Xaverian missionary: in Congo, Covid is there "but not visible"
In Congo it is difficult to detect Covid, not least because life expectancy is 48 years. Covid is present in Africa in the metropolises, but “it is not seen in the countryside”
This is also because, outside the big cities, there are no means of detecting the virus, and vaccines do not arrive due to transport and storage problems.
Not to mention the fact that in a country like the Democratic Republic of Congo, for example, life expectancy is on average 48 years, and in fact people do not get chronic diseases because they often “die earlier”.
Davide Marcheselli, a priest from Bologna, has been working for a year with the Xaverian Fathers’ mission in Congo, in the province of South Kivu, in the east of the country.
Covid: “In Congo there are no masks and social distancing”, says don Davide in an interview before his return to Africa
Having returned to Bologna for a short period of time, due to some personal commitments, the priest underlines how, compared to Africa, in Italy “all the fatigue that Covid is imposing on social relations and on people’s concrete lives immediately leaps to the eye.
A tiredness that is not only physical, but often also mental, in the face of a reality that has been distressing here for almost two years”.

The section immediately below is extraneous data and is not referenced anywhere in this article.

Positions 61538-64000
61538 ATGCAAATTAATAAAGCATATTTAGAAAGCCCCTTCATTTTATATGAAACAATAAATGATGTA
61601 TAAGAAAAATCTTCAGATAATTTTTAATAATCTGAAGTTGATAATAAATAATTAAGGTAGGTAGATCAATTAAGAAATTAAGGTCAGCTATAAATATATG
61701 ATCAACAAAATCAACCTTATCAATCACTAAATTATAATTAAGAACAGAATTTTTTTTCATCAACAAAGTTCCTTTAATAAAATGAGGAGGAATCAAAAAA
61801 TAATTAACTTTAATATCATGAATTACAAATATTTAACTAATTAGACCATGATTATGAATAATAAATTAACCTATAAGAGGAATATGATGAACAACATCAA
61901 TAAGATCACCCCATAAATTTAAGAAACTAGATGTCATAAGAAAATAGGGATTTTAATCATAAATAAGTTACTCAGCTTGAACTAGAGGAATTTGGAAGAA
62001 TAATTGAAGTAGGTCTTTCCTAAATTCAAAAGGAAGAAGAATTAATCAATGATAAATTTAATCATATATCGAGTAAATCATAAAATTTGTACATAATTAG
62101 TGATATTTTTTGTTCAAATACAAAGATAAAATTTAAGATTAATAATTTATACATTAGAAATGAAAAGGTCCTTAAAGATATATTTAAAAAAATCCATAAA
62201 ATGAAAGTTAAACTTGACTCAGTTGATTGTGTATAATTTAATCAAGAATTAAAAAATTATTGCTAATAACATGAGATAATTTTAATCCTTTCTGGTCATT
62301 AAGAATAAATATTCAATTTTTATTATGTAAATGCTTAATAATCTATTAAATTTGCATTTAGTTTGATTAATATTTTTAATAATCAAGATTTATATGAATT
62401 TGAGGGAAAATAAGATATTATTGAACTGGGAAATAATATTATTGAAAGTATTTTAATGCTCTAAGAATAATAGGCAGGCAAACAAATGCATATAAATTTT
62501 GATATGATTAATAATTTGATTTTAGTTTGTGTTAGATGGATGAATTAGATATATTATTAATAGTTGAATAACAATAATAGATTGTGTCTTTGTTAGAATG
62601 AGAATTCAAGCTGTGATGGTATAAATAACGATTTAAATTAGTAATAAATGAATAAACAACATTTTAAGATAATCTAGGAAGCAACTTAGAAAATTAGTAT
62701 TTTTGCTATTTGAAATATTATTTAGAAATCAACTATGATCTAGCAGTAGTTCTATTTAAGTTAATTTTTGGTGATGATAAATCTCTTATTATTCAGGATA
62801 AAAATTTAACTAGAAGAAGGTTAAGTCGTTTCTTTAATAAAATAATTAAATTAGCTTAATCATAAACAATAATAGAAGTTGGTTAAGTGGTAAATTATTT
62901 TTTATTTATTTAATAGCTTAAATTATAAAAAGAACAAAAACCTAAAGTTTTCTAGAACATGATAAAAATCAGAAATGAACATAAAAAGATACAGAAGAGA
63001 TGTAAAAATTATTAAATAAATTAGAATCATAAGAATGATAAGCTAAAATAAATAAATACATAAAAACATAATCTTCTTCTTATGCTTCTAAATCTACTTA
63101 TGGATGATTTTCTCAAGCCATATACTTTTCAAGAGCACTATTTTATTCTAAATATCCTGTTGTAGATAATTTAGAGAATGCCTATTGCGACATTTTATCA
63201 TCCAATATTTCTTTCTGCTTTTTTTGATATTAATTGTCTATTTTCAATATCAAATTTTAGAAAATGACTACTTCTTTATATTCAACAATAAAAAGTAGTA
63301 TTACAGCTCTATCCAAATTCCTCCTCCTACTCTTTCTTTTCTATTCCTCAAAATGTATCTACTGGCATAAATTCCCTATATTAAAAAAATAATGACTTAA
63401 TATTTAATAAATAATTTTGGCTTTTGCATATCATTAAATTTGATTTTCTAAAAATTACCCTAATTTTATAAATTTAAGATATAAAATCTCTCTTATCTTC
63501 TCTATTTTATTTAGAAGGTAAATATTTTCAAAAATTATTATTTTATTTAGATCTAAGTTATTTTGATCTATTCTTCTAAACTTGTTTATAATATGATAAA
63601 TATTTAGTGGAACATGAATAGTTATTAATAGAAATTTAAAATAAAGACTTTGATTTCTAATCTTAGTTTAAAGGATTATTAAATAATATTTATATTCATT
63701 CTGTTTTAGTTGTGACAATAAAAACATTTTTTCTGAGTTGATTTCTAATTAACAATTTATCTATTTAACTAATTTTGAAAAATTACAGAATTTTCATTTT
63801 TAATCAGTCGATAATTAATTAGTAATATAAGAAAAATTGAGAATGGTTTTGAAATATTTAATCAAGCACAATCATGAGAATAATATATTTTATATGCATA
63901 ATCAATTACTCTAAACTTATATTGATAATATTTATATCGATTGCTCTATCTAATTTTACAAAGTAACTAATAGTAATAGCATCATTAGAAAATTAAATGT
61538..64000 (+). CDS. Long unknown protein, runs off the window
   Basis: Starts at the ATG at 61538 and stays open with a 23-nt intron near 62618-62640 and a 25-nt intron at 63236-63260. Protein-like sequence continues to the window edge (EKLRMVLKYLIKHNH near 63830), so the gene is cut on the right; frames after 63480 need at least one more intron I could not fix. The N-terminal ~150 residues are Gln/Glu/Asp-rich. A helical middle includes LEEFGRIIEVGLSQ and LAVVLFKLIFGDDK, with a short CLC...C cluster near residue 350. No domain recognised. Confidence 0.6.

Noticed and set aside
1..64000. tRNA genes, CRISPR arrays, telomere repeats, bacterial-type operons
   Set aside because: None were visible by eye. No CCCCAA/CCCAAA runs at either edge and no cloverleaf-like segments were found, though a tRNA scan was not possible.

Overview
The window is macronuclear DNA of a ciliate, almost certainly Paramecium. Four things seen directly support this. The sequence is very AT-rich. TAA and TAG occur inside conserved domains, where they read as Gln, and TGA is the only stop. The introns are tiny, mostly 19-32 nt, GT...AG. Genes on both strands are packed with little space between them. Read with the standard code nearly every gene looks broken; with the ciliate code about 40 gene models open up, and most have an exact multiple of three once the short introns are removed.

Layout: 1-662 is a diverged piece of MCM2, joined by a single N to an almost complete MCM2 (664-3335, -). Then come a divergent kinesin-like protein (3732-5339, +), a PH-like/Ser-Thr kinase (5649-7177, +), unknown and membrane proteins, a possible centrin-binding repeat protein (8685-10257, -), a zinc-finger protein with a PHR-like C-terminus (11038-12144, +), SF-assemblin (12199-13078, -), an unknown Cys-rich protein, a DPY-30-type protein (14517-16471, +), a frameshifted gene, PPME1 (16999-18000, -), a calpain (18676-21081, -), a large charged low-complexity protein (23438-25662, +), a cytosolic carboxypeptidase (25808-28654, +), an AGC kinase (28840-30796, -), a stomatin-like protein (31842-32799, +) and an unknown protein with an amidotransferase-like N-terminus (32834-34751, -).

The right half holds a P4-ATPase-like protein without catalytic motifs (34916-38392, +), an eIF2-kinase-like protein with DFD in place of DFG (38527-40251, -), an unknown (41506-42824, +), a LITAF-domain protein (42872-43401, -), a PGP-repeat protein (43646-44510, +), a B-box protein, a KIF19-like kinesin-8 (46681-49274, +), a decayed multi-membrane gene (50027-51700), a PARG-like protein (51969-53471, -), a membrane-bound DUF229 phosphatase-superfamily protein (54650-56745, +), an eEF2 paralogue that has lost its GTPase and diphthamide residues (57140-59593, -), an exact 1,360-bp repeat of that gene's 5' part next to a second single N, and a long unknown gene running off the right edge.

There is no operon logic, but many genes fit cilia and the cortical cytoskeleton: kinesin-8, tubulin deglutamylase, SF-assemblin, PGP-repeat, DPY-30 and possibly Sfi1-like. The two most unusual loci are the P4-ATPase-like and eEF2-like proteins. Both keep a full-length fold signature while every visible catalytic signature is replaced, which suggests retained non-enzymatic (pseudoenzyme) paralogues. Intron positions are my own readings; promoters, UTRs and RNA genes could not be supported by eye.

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As for the Congo, explains don Marcheselli, “the media say that Covid exists. And I also believe that there is”
Certainly, he points out, ‘it is more widely recognised in the big cities, because there swabs can be taken and perhaps certain symptoms spread more quickly’.
In the rural areas of Congo, on the other hand, ‘you don’t see Covid,’ explains the missionary, ‘for a number of reasons.
Not least the fact that life expectancy in Congo is 48 years, so all the difficulties that Covid imposes on the elderly are not there because people do not reach that age.
The virus also strikes a lot in conditions of fragility and chronic diseases, but ‘in Congo people die earlier from those diseases’.
And then Covid strikes a lot in closed environments, while in those parts of Africa ‘people live in the street and the environments are ventilated anyway’.
As for the vaccine, ‘there is one,’ explains the priest, ‘but it is widespread in the cities, because in the countryside it is very difficult to carry and maintain it.
From what we hear, however, people seem unwilling to be vaccinated because there is a widespread fear, not only in Congo, that Covid is brought from abroad and from the West.
And so getting vaccinated means entering into dynamics that, one thinks, who knows what they will bring.
This is why a low percentage of people are willing to be vaccinated,” reports Fr Davide.
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